You might have seen all over Instagram that refrigerating skincare is having a moment. We have been receiving a lot of questions asking if it’s better to refrigerate your products; so here’s our advice after asking numerous product formulators.
Just a disclaimer: Know that skincare products can be complex and what’s written below is just a helpful guideline.The maintenance of your skincare items depend on the individual formulation, so this is not one size fits all.
Why You Might Not Need To
The refrigeration of products can depend on the stability of the formula. Before any product is released to the public, companies are required to conduct tests such as exposing the formula to harsh UV light, varying humidity and temperature levels and will even leave the product open to see how it reacts. These assessments verify that the formula is safe and stable in all kinds of conditions. A majority of skincare products are created to be stored at room temperature (aka. how most customers store their items) without any issues. Unless a brand advises to store its products in a specific condition, keeping skincare products in the fridge isn’t necessary and can even change the consistency or formulation.
Ice Ice Baby
There are, however, some formulas that enjoy a chillier environment:
- Vitamin C: Since it is an active ingredient, it might be best to leave in the fridge. It’s extra important to avoid exposure to UV light when storing it!
Individually Packaged Ampoules: An ampoule is just a fancy word for a concentrated treatment with a high level of active ingredients. They are typically in small packages and sealed off to cut air-exposure to harness the full benefits of the active ingredient used. Some brands do recommend keeping it in the fridge, but we always recommend asking!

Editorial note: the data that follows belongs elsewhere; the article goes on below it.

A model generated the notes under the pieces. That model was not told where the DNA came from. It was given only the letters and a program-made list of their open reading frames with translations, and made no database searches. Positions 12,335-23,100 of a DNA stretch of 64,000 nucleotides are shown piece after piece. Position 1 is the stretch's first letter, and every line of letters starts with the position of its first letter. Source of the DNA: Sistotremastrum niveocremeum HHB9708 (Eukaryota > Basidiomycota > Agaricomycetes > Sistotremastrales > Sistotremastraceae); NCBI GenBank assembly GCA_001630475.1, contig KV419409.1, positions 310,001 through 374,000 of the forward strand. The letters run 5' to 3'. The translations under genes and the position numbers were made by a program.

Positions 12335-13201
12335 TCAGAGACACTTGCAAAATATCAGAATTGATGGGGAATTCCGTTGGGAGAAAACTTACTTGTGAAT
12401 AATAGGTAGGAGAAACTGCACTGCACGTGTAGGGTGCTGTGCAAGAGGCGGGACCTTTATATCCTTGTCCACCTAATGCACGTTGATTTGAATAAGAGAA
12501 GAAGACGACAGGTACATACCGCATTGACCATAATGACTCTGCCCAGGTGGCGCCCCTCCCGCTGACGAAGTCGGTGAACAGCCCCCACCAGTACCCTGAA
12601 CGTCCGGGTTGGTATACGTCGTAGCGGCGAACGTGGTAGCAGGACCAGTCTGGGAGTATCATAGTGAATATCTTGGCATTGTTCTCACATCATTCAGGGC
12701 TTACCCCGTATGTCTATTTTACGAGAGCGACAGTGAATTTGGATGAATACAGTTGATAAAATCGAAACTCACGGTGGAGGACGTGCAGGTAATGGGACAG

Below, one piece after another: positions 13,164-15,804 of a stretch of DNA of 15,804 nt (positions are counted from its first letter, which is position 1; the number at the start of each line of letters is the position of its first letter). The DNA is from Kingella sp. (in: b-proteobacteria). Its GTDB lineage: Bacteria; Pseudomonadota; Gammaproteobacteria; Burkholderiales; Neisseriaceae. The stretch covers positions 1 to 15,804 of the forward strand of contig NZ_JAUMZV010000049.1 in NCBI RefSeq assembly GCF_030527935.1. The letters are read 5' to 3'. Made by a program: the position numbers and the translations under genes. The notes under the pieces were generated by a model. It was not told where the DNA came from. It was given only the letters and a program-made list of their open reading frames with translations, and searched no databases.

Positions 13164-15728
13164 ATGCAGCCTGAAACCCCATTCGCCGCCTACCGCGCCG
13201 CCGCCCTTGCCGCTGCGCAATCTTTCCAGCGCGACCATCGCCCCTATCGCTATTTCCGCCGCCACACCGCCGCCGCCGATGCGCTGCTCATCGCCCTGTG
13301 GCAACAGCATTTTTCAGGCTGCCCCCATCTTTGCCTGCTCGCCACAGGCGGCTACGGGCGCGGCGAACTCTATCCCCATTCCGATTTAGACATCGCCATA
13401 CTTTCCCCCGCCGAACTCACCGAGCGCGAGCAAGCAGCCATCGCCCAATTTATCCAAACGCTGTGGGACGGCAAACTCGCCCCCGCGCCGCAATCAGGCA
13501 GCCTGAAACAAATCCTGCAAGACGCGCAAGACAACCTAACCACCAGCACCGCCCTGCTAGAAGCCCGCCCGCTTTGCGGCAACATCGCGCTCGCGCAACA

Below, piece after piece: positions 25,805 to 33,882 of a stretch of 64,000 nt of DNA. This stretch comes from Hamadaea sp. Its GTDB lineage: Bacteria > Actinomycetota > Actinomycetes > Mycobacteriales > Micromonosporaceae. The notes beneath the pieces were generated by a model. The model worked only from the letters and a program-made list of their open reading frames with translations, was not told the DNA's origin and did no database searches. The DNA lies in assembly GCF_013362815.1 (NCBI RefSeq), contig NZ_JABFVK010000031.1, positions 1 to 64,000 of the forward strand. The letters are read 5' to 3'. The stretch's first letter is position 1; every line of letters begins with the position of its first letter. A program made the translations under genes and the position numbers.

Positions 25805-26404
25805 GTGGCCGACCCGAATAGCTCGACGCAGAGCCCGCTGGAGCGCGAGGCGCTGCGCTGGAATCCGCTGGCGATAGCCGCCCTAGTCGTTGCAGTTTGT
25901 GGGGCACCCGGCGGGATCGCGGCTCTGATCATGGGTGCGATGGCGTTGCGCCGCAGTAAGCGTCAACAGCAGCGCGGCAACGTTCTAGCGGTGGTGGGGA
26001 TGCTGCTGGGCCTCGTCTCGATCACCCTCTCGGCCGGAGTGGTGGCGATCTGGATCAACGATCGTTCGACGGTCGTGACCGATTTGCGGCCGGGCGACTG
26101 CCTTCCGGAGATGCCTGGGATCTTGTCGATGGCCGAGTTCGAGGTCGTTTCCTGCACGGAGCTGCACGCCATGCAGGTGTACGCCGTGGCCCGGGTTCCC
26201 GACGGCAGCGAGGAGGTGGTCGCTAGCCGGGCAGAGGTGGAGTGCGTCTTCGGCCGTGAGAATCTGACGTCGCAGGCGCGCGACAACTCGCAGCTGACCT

- Water-Based Products: Keeping items like hydrating toners, essences, aloe gel and sheet masks in the fridge can provide a refreshing and cooling effect. We can’t tell you that it’ll make them last longer, but it’ll sure feel greeeaattt!
- Items Containing Natural Extracts: Just like you would keep certain fruits in the fridge; some products that have natural extracts should be stored in lower temperatures. Brands will usually state this on their packaging.
As MOST of your skincare products are built to live in room temperature, they should be kept at room temperature unless stated otherwise by the company.
Sunscreen and Silicone Based Products: These are found to be more stable in room temperature. If it gets too cold, these formulas can harden up in the fridge and might even separate in the bottle.
Creams With High Oil or Wax Content: In a chillier environment, depending on the kind of oils, waxes and formulating technology used, the products can solidify.
Formulas with an Unusual Consistency: Products that have a jam, jelly, memory foam or whipped cream-like consistency, also, have a higher chance of being affected by the change in temperature.
The rule of thumb is that storing your skincare products can 'somewhat' extend the shelf life and stabilize some actives, but most formulas are created to be specifically stored at room temperature. All in all, we don't believe there’s a need to obsess too much about applying another rule to the already complicated realm of skincare.